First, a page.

“What’s your take on that Zoe?” friend Marsha asked me. We belong to the same CSA. She referred to a new member.
“She’s OK, I guess. Haven’t talked to her.”
“I think she’s snooty.”
“I smile, say hello, and get ignored. Who does she think she is?!”
“You think she’s snubbing you?” I was surprised.
Marsha raised an eyebrow.
“When she looks down and scurries by me, I think: shy, depressed, or maybe she grew up wild in the woods, this is her first exposure to people.
Or, maybe she’s just preoccupied, thinking heavy thoughts.”
“She’s rude,” Marsha insisted.
I shrugged. “Anyone whose eyes land on mine, I greet. If they don’t greet me back, so what? I’ve been well mannered. I’ve stretched myself against my own shyness. I’ve met my own standard.”
“One brush-off, I’m done.”
“Really?!” I was astonished. “You’ll never greet Zoe again?”
“Nope.” She was astonished back. “You would?”
“Well, sure. I’m assuming she’s more insecure than I am. Plus, you know, maybe she’s just having a bad day. Or a bad year.”
I look at Marsha searchingly. “We all crave acknowledgment, don’t you think? Especially if we’re shy. In fact, your hurt reaction proves my point!”
Look at this! Same event, two utterly different reactions. And here’s the critical point: Each reaction yields its own plan of action.
Let me whip out my shrink magnifying glass for a closer look. Hmmm. I spy with my little eye two layers to Marsha’s response to Zoe.
First, she assumes that she and Zoe use the same book of social rules. One of which is: when someone greets you, you greet back. To not do so is rude. Marsha would only be rude to communicate dislike. Therefore Zoe must not like her.
Second, on a deeper level Marsha wants— no, needs to be acknowledged in order to feel validated, and good about herself. When Zoe doesn’t meet this need, Marsha feels rejected, and bad about herself.
It's unfair to get rejected for no reason. And it hurts like hell. Anger and resentment naturally follow. What does Marsha do to get even and feel better? She rejects Zoe. It’s logical. Psychic logic.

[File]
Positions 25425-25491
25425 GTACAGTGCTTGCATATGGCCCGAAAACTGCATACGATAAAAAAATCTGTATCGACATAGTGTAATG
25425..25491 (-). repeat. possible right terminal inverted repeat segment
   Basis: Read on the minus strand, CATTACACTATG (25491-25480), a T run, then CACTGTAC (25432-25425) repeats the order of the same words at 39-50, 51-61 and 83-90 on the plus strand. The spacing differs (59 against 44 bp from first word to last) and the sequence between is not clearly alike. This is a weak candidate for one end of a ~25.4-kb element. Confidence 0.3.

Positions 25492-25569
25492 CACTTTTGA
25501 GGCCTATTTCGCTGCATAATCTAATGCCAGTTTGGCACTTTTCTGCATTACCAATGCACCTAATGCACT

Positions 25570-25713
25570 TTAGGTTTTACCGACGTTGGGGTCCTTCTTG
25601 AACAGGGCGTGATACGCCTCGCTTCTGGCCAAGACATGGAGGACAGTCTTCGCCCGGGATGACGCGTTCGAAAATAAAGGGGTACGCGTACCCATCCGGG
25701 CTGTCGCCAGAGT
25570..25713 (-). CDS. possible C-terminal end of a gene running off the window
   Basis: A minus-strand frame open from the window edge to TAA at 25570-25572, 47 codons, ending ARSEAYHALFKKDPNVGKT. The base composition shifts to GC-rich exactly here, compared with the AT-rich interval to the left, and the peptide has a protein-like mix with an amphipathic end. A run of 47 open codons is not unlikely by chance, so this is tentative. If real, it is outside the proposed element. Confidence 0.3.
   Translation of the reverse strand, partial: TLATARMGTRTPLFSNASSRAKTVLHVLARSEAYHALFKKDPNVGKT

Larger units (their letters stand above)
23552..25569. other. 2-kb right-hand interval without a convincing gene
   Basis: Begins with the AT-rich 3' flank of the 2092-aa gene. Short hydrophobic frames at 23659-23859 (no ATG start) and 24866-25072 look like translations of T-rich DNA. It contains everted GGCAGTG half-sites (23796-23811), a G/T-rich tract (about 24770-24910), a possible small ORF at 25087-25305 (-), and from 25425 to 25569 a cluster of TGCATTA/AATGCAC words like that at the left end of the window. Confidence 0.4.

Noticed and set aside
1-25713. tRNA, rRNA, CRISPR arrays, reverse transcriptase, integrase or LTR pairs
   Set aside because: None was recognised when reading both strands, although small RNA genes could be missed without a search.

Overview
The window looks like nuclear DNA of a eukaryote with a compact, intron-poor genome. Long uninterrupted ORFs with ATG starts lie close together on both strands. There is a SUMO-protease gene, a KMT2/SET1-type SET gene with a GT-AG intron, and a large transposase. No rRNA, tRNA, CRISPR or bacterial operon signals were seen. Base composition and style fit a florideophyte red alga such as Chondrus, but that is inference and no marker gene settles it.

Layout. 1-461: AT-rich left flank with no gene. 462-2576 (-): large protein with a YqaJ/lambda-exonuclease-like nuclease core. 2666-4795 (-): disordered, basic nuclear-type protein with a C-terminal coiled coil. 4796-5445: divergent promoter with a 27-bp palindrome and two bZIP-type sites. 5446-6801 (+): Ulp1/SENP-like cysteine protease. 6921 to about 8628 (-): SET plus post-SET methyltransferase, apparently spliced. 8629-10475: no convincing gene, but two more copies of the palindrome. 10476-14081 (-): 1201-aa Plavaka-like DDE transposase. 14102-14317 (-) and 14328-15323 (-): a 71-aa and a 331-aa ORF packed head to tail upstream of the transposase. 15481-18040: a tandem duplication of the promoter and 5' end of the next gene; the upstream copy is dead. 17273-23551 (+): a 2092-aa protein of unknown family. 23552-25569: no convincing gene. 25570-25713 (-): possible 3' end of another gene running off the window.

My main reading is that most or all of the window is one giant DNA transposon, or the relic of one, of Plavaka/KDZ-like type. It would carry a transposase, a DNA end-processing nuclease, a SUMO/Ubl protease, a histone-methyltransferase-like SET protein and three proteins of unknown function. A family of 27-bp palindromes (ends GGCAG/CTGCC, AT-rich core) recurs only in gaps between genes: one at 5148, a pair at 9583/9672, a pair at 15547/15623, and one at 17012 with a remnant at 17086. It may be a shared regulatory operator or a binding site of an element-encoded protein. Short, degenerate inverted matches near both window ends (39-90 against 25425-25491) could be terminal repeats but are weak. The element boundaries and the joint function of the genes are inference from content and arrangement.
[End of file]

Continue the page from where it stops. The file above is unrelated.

What went on in me when Zoe didn't greet me? One perk of being a shrink is this. I’ve learned we don’t all use the same book of social rules. Is Zoe impolite? Maybe. But maybe she’s visiting from Mars and doesn’t know our ways. Which has nothing to do with me.
Secondly, I need validation as much as the next person. But only from specific people important to me. Is Zoe important to me? No. She is a mere blip falling off the edge of my screen. Of course I noticed she didn’t return my greeting. In noticing, I idly wondered what was going on with her. That was it. Emotionally neutral. Sort of like hearing a faint, and unthreatening, noise somewhere in the house, wondering what could have caused it, and leaving it at that.
Marsha took what Zoe did (or didn’t do) personally. I didn’t. Mae West said: I’ve been rich and I’ve been poor. Rich is better. Likewise, I’ve taken things personally, and I’ve not taken things personally. Not taking things personally is better. Life can be very pleasant when you remove yourself from the center.
I’ve worked on this forever. Years ago, at tai chi camp, Sunday, 6:00 a.m., fellow tai-chi-er Julie and I sat across a cafeteria table, waiting silently for coffee. We had done lots (and I mean, lots) of tai chi since Friday. And gotten little sleep. I felt unpleasantly tired and fragile. If Julie— or anybody for that matter— spoke to me, I might shatter.
The first few sips were ambrosial, the rest of the cup therapeutic. Ahhhh. I felt my body relax, the fog lift and the sun come out. I smiled at Julie. She smiled back.
“Thank God for coffee,” she said. “It’s good you didn’t speak to me. I would have bitten your head off. People are so irritating before the first cup.”
I laughed. Needing caffeine made me introspective, while it focused her on others. Made me timid, her ferocious. Same event. Different experiences. Both valid.
Have you seen Rashomon (1950), directed by Akira Kurasawa? Incredible movie. A classic. (Kurasawa is famous for another masterpiece, The Seven Samurai (1956), later remade into The Magnificent Seven (1960).)
Rashomon is a crime mystery about the rape of a woman and the murder of her samurai husband. It’s told from the points of view of four witnesses: the wife, the bandit/rapist, the ghost of the murdered husband, and the narrator.
The stories are mutually contradictory, and not even the narrator’s— seemingly the most objective— is uncontaminated by factors of ego and face.
It’s a hauntingly beautiful film, deeply disturbing and densely nutritious to the soul, for it declines to explicate the “truth,” choosing instead to explore the subjective nature of reality.
From it, I learned (and continue to learn, one onion layer at a time) that:
My “truth” may not be yours. And vice-versa.
We all have filters through which we interpret our interactions with others. That’s why it pays to check in with people. If only in your mind.
Talk. Inquire. Exchange points of view. It’s the only way to build understanding, acceptance and compassion. To take yourself out of the center. To stop taking things personally.
Reality: What a concept! ROBIN WILLIAMS